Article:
18 Apr 2013

What happened on 15th April, BYOD: A Faustian Pact?

Together with our event partners, ICT KTN, we held another Mobile Monday London event on Monday 15th April at our usual venue, the CBI Conference Centre.

The event was chaired by David Rogers, of Copper Horse who was joined by a great panel of experts representing a wide range of views on security, standardisation, usability and functionality provided by BYOD concepts in corporate environments.

Joining him on the panel: 

Caroline Maloney from Telefonica
Charles Brookson of Azenby and Chair of GSMA Security Group
Gemma Coles from Mubaloo

Left to right - David, Gemma, David, Caroline & Charles
Huge thanks not only to the panellists and chair but also to our volunteers for helping with the smooth running of the night ... and in particular to Manfred Bortenschlager, who was kind enough to write this piece to summarise some of the themes and to Tes MacPherson who took the photos.

A link to the podcast of the event and some useful follow-up links follow Manfred's summary.

When David posed the event’s headline as a question to the panel “BYOD – is it a Faustian pact?” Charles immediately responded “well, it certainly is a pact with the devil: for all the opportunities of bringing your new, shiny devices come a lot of security risks.” So, security was a topic largely discussed between the panellists and the audience. How can you make sure that confidential data does not leave the company or is compromised? Solutions like locking down of device capabilities like Bluetooth, the camera or tethering were discussed. People, of course, always find ways to circumvent such restrictions.

A further emerging topic was company policies and their ineffectiveness. An interesting analogy was drawn to the ineffectiveness of company policies of prohibiting special websites versus configuring firewalls accordingly. One of the conclusions suggested by panellists was to accept that BYOD is happening and to try to understand its implications and embrace it. An important aspect of embracing is probably employee education and improving social engineering awareness.

This was also underlined with the new generation of “Digital Natives” who do not necessarily make a distinction between a “work” device and a “private” device. Those types might just converge. This trend may lead to a new view on employment in more general way: work when, where and how the tasks require it.

Another topic of discussion was how employees who BYOD can be protected better and how a balanced work-life relation can be guaranteed nevertheless. BYOD could be deployed in combination with a company services policy that would, e.g., switch off email delivery during out-of-office hours.

Lots of debating over beers!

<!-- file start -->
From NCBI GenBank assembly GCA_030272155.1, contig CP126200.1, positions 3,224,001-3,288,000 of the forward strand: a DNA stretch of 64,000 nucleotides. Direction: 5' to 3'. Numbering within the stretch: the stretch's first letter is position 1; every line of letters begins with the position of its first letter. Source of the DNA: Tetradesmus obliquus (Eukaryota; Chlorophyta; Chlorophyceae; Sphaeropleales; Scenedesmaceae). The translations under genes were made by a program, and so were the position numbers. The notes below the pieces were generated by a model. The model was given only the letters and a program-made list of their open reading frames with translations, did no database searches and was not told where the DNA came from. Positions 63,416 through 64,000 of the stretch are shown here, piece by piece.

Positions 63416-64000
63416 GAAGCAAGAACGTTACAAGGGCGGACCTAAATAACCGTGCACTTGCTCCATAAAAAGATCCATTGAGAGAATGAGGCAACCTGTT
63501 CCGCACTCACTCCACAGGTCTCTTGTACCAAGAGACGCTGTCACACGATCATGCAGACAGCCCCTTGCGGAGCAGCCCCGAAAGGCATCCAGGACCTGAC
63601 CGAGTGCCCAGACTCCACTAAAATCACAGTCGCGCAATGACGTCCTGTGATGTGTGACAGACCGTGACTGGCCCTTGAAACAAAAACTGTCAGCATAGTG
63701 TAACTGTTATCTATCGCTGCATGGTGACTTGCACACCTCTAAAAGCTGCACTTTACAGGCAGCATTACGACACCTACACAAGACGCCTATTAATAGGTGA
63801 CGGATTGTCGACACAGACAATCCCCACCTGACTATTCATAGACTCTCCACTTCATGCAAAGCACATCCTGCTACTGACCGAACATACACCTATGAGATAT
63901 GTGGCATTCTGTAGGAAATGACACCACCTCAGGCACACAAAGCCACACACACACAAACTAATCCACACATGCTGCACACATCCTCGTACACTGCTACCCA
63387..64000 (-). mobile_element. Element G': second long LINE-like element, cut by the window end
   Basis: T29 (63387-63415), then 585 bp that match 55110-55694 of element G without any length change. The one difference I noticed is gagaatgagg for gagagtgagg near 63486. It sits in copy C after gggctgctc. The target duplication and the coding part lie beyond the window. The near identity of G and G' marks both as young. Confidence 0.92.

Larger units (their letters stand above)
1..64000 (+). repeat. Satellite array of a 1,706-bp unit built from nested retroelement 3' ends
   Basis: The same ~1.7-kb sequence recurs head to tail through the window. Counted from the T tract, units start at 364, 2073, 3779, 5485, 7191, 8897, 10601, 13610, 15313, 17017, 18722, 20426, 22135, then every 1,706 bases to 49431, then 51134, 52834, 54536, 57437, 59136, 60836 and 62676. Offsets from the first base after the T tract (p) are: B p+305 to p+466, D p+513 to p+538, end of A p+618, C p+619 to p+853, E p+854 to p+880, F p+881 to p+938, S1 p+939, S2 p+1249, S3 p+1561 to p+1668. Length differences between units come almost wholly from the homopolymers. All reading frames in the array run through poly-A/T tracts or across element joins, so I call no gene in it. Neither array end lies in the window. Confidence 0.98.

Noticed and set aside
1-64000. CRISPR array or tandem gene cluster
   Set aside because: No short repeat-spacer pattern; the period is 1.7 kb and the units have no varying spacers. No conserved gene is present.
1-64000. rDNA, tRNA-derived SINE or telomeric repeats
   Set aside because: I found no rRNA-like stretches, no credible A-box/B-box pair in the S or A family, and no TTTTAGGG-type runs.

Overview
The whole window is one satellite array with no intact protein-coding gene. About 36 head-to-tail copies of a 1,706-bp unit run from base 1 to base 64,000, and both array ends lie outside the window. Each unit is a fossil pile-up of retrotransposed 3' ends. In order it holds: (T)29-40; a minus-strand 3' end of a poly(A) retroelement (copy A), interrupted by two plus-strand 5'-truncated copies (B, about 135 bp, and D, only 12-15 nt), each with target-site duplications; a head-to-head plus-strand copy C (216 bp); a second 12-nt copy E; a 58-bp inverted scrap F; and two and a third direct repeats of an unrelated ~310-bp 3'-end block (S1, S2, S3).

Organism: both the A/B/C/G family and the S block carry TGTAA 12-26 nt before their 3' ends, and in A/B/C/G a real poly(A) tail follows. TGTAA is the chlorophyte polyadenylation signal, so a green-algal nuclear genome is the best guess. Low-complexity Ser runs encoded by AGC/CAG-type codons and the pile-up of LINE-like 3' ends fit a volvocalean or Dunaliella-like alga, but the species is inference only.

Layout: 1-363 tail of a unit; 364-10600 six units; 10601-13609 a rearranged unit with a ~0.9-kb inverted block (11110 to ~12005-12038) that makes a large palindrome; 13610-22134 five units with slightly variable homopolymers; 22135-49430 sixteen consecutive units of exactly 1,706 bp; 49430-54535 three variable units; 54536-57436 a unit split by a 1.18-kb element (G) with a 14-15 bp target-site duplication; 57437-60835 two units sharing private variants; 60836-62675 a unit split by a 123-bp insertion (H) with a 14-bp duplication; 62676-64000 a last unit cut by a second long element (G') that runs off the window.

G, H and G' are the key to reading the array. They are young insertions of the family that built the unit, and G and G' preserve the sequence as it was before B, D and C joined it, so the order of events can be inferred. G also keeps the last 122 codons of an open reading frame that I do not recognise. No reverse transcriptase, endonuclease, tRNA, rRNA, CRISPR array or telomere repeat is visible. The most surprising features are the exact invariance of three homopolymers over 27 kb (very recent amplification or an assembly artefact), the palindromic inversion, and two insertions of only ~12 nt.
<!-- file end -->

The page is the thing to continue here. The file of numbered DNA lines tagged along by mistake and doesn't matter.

On the actual software development side of things it was criticised that many mobile Operating Systems or platforms do not focus enough on educating developers in the necessity of deploying security mechanism effectively. In other words, developers are not encouraged specifically to pay enough attention to security in mobile app development. On the contrary, in many cases it seems that developers need to overcome cumbersome barriers like insufficient support for security protocols.

Usability was another topic discussed. Many users do not know what certain things on a mobile device actually mean and what the consequences of allowing or switching a particular function or service on or off could mean. A half-solution could be to have a clear separation between corporate and private and thus allow having two (or more) devices. Dual SIM, embedded SIM or even Soft-SIM solutions, which could allow downloadable and switchable profiles, could add an interesting dimension to the BYOD and corporate versus private use discussion.

The verdict:

The benefits of BYOD are cost advantages, increase in productivity, flexibility, convenience, employee engagement, or simply exploiting new possibilities. On the other hand, there are still many unanswered questions as to the security risks, usability and impact on work-life balance.

It is probably fair to say that we are in the middle of an unstoppable development where the boundaries between work and life, corporate and private get more and more blurry and for the upcoming Digital Natives it is the modus operandi anyway. So, we might as well just embrace it, too.

Thanks Manfred!

Mark Bridge at The Fonecast made a recording of the proceedings, which is followed by an interview with chair, David Rogers.

Links that we have been sent by participants ...

From David Rogers, Copper Horse, our chair: 

The most dangerous code in the world: validating SSL certificates in non-browser software

From Becky Hayman of Tigerspike:

Frank (left), engaging with the panel as people arrive
From Frank Domoney of BYOD Toolkit:

Achieving the Productivity Gains of BYOD without compromising security  
* Anyone can have a copy of our list of stakeholders in Legal Firms by clicking on the button on the website, and Mobile Monday Attendees can at the same time request a copy of a BYOD Model Policy. We are in the process of reviewing and updating the Policy in the light of emerging and evolving technology but people won’t go far wrong with the Mk1 version - upon request at this BYOD Toolkit page.